Craft your elevator sound bites: your USPs  and success stories.

Anticipate objections :  “no budget, it’s a recession, you’re a poor performer ( yes, they might play dirty) ,we’re going bankrupt, boss is busy etc”.  If there is any implied criticism you should have your feedback email trail to back you up. In any situation that is potentially intimidating,  ask for precise examples and dates of the issues.  That normally  de-fuses situations.

Rehearse your  constructive communication strategy:   Socratic questions ( What makes you say/think that? How do you reach that decision?  etc)  and Attentive Listening  (” Help me understand”,  I feel that…”)

Set your ideal outcome and the fallback position you can live with ( benefits in kind, shorter hours, review in 6 months, childcare , working from home, flexi-time etc) benefits in kind have a high monetised value when grossed up.

Prepare for “No:”  Remember you love “no.. , ” make it work and use all the strategies you’ve prepared. But have a clear plan if the  answer is final.

Know your audience :   You  have  worked in this organisation for some time and have a relationship with the players. You know the corporate culture and  have observed him/her in other or similar situations.  What are their own goals and aspirations  and what is the business plan for the department?  You are prepared,  but be cautious. You might have coached yourself into neutral mode  for this  transaction, but there is no guarantee that the person sitting across the table from you will be in biz mode too. They might see this request as some sort of personal slight on their managerial skills and become ego defensive. That is not your problem.  Maintain  your cool no matter what,  but  be aware that this is the point when  any negotiation could become adversarial.  They  may not even have realised that there is a new, evolved, assertive you in front of them.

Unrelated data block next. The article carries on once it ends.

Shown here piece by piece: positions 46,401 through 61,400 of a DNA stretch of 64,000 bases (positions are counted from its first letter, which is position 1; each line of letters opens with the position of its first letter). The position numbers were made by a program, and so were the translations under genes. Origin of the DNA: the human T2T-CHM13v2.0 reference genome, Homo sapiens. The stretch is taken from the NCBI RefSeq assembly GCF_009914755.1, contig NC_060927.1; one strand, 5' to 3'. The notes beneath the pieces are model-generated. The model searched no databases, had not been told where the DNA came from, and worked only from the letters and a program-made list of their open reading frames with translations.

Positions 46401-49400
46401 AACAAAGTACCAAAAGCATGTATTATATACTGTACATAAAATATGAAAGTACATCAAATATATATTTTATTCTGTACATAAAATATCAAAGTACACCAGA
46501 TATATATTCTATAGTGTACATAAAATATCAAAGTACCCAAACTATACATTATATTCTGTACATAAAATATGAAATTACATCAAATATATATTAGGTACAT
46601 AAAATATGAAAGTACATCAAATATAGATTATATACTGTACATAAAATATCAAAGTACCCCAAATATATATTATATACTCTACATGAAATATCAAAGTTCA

Living in the village

Now it is important to be clear in your own mind what you are prepared to settle for and what happens if your request is firmly rejected in any form. You still have to  “live in the village  ” to quote my friend Wally Bock .  So if you decide to let it go,  it’s important not to close doors and to remain measured and business like. The alternative is  of course outside the cave.

One size fits all